Gov. Bruce Rauner is touting a Senate plan to fix Chicago’s pension system after the Illinois Supreme Court rejected the city’s bailout plan.
The court ruled unanimously Thursday that the law reducing benefits and increasing employee contributions to fill an $8 billion hole in two retirement programs violated the state constitution’s protection of promised benefits. It ruled the same way on a state-pension overhaul last year.
According to audio released by his office, Rauner told reporters at a school visit in Paxton that benefits already accrued should be untouched. He backs a plan by Senate President John Cullerton — a Chicago Democrat — to offer employees a choice of less-expensive future retirement options.
* From yesterday’s Supreme Court decision…
Even taking as true the facts advanced to support the City’s claim, we hold that as a matter of law, members of the Funds did not bargain away their constitutional rights in this process. To be sure, ordinary contract principles allow for the modification of pension benefits in a bargained-for exchange for consideration. Buddell v. Board of Trustees, State University Retirement System, 118 Ill. 2d 99, 104-05 (1987) (pension rights can be modified “in accordance with usual contract principles”). As we explained in Heaton, the pension protection clause was not intended to prohibit the legislature from providing “additional benefits” and requiring additional employee contributions or other consideration in exchange. Heaton, 2015 IL 118585, ¶ 46 n.12. Likewise, nothing prohibits an employee from knowingly and voluntarily agreeing to modify pension benefits from an employer in exchange for valid consideration from the employer. Kraus v. Board of Trustees of the Police Pension Fund, 72 Ill. App. 3d 833, 849 (1979); see also York v. Central Illinois Mutual Relief Ass’n, 340 Ill. 595, 602 (1930) (“one party to a contract cannot by his own acts release or alter its obligations. The intention must be mutual.”).
* Now, here’s the Cullerton plan as described by Mike Schrimpf on Jan 22, 2016…
Pension Plan Summary
Tier 1 members (hired before January 1, 2011) in SERS, SURS, TRS, and GARS are provided two choices and must make an election between the two choices.
· COLA is the lessor of 3% OR ½ CPI, simple interest on the originally granted annuity.
In Exchange For
· Future increases in salary will count as pensionable salary.
· No changes to current level of pension benefits; COLA remains at 3% annually, compounded.
In Exchange For
· Future salary increases will not count as pensionable salary.
* From the Illinois Constitution…
SECTION 5. PENSION AND RETIREMENT RIGHTS
Membership in any pension or retirement system of the State, any unit of local government or school district, or any agency or instrumentality thereof, shall be an enforceable contractual relationship, the benefits of which shall not be diminished or impaired.
* From our resident pension expert RNUG, who has been proven right every time…
Let’s take a look at the legislation through the lens of the most recent decision that basically says you can’t change things except, MAYBE, by the consideration contract model.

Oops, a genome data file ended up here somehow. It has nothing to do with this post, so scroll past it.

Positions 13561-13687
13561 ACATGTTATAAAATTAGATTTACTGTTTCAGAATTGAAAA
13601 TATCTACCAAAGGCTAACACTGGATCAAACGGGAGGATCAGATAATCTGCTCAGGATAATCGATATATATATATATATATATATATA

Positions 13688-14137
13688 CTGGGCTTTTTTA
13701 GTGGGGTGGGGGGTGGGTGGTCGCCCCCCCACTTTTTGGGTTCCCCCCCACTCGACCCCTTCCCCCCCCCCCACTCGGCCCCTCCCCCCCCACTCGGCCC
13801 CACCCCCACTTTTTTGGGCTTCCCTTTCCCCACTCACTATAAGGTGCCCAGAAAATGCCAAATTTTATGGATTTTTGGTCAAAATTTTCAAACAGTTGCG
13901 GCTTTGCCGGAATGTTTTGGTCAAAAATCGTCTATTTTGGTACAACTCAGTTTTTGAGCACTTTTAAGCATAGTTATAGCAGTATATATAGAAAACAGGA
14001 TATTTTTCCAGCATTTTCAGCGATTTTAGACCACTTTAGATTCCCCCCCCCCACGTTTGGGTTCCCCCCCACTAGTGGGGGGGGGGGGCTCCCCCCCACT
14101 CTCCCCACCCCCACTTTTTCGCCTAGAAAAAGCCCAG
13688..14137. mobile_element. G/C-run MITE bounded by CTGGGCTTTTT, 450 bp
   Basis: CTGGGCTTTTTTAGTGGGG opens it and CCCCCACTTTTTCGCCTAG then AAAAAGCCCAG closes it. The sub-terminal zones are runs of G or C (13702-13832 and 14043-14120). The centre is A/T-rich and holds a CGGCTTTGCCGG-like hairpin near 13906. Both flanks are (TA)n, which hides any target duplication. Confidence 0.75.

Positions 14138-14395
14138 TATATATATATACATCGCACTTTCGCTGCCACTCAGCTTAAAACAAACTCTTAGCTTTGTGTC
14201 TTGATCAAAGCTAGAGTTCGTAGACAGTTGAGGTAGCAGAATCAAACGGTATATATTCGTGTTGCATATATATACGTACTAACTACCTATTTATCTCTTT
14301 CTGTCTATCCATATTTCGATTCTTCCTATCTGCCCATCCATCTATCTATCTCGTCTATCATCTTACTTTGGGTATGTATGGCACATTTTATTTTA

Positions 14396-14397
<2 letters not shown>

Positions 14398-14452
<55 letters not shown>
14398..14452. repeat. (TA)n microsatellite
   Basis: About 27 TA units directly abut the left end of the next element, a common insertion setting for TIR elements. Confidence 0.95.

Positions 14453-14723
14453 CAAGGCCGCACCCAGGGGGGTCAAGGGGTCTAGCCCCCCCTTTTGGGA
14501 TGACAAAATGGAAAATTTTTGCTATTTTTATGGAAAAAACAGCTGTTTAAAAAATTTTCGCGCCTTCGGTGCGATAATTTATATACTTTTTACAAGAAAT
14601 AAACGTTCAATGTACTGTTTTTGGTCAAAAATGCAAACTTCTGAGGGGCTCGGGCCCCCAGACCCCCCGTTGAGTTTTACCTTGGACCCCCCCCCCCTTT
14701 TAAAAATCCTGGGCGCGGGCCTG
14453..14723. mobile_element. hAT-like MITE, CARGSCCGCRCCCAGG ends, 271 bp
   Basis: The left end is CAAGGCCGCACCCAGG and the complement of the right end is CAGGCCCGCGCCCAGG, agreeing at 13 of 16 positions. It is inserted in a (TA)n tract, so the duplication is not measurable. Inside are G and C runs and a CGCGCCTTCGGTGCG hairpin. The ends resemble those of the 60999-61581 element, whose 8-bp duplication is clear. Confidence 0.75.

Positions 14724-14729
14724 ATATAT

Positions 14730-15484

A court would take up the issue of diminishment under the Pension Clause first, then look at contract law consideration.
First, there is no “keep what you have” option. The proposed choice is coerced, so it’s not going to be judged as voluntary under contract law and that is before we even look at any consideration or diminishment issue.
In Choice 1, the so-called consideration is that future salary increases will count as pensionable salary. How is that different from today? It isn’t; today any raise received will be part of the salary used in the pension calculation formula. So you get nothing new in exchange for giving up your 3% compounded AAI. Doesn’t sound like any kind of valid consideration and, in fact, diminishes your future pension payments.
In Choice 2, the so-called consideration is keeping your existing 3% compounded AAI in exchange for diminishing the salary basis used for calculating the pension. You get to keep what you are already entitled to in terms of pension payments, but we won’t let you have a higher Final Average Compensation than you have today. In other words, we will limit one of the factors used to calculate your pension. That is clearly diminishment, and there have been a number of prior rulings that, to paraphrase, say you don’t have to give raises, but if you do, it counts towards the pension.
Without citing the various cases, it’s clear to me that both Choice 1 and Choice 2 would likely be ruled unconstitutional.
Now if you added “keep what you have”, it might be legal enough to pass the constitutional test but it might still have issues as to whether or not is was “valid” consideration … although the IL SC did tend to imply if you were fool enough to voluntarily agree to a bad deal, it might be legal.
I can’t imagine anyone who understood it taking either choice voluntarily.
And if forced to make a choice, personally, I would refuse to choose - while undoing things after any court ruling - so I could later argue to the IRS that “irrevocability” did not apply because I never agreed to the change.